That's why Kramarczuk's is browning its bratwurst alongside a whole grill full of onions and peppers and sauerkraut. The Polish sausage I sampled roused my spirits more than the plain hot dog. The smell alone will make you as hungry as if you just played nine innings instead of sat on your duff and hollered. The best thing I ate was the concessionaires' riff on the Murray's steak sandwich, with tender, toothsome chunks of sirloin, sweet onions, and provolone cheese piled onto a ciabatta bun. If you're going to pay $7.50 for a beer—they do sell Summit, Schell's, Finnegans, and Grain Belt—you might as well pay $10.50 for the Murray's steak sandwich, though another sampler told me that during one of the preview games the wait in the sandwich line was nearly 30 minutes.
And of course no celebration of Minnesota's culinary contributions would be complete without a Ju(i)cy Lucy. The stadium offers the original, old-school, American-cheese-stuffed burger, one with onions and pepperjack cheese called the Rex Burger that's sold in Hrbek's restaurant, and Vincent restaurant's titular Vincent Burger, filled with braised short-rib meat and smoked Gouda. The Vincent Burger is listed alongside various other burgers and dogs with little fanfare—no description or hint of its legendary pedigree (its credits include a City Pages' Best Burger designation) to rationalize its $12 price tag. (It's actually $1.50 cheaper at the ballpark, though the restaurant offers it for $8 during happy hour.) The Vincent I sampled at Target Field didn't taste as good as I remember from the restaurant—the meat seemed a little tough, and I don't suspect the bland pink tomato slice would have passed muster in Le Grand Fromage's kitchen—but the meat had a nicely charred exterior, the filling was wonderfully rich, the bun sweet and eggy.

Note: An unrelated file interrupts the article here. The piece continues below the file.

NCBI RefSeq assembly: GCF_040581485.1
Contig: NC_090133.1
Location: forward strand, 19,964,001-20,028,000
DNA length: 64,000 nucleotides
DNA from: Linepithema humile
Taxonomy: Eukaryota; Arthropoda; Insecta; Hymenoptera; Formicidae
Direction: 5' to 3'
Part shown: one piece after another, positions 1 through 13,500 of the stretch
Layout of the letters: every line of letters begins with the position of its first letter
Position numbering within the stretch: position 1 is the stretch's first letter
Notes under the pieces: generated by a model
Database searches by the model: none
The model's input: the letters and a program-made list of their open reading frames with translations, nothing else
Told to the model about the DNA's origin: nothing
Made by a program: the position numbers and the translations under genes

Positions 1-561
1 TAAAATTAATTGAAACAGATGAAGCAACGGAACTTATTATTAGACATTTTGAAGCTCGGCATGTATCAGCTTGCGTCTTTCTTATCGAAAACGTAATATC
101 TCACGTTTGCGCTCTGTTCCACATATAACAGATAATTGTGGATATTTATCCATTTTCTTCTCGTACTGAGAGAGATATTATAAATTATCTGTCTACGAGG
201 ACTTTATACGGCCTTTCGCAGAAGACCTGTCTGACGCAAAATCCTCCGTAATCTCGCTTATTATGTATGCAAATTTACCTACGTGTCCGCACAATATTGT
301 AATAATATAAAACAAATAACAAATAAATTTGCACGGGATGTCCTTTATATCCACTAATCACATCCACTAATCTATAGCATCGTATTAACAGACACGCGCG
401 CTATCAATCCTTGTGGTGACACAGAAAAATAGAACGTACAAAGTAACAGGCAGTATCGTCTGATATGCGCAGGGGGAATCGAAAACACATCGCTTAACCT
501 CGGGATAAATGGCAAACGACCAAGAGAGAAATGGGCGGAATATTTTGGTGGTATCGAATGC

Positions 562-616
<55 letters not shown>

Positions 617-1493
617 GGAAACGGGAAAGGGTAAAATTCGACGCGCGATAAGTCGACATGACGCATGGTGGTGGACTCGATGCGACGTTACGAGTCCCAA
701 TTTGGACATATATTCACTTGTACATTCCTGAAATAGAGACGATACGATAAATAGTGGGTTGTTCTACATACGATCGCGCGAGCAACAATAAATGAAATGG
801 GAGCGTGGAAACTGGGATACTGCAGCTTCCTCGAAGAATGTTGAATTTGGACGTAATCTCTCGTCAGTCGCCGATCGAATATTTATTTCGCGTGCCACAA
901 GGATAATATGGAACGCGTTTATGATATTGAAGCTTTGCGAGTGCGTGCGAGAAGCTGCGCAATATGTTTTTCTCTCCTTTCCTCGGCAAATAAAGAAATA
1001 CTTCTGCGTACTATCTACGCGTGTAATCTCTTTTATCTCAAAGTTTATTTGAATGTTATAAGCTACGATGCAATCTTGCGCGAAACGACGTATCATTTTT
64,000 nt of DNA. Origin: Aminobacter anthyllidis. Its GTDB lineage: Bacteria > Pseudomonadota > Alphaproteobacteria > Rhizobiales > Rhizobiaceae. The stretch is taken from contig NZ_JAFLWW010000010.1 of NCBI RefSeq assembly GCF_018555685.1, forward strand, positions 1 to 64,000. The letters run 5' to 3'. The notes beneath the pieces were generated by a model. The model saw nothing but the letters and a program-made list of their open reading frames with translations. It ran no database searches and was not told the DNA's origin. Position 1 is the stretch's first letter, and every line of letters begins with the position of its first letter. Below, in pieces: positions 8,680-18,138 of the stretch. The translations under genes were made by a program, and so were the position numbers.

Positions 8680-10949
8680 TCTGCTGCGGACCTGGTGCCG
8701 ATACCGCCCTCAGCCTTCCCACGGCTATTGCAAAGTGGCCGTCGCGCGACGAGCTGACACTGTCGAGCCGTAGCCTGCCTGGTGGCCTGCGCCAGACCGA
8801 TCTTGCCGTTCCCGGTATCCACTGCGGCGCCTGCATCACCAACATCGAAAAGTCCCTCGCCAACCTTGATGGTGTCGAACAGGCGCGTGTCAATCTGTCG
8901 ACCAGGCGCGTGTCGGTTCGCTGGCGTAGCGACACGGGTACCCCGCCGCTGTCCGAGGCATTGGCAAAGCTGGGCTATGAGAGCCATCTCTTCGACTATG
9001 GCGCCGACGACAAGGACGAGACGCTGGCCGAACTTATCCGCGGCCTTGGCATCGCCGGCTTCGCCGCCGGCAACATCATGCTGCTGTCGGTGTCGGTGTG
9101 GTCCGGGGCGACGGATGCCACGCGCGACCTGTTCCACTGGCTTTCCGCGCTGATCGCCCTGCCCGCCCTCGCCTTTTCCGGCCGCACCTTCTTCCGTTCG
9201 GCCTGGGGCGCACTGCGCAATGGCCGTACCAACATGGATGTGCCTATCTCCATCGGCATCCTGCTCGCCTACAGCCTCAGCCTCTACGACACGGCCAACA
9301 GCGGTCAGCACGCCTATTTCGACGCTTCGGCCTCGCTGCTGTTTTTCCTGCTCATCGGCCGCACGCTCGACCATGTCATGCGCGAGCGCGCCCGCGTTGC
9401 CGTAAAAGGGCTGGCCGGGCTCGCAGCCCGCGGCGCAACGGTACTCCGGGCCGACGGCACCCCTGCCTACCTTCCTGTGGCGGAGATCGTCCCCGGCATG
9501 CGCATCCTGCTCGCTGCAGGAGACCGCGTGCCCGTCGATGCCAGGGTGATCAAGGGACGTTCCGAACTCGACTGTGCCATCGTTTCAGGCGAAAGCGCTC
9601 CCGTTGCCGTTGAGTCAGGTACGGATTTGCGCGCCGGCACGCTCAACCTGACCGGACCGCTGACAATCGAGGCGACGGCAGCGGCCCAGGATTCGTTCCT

Still, I was impressed by Delaware North's choice to serve the Vincent Burger, especially because I'm skeptical about its practicality from a business perspective. Would the extra labor, the more costly ingredients, and the hassle of incorporating a restaurateur's wishes be worth the opportunity to charge a few more bucks for the burger? Arguably not. But the decision to promote our homegrown goods takes the long view on the situation, seeing not just the team and the stadium as sources of civic pride, but also the concessions.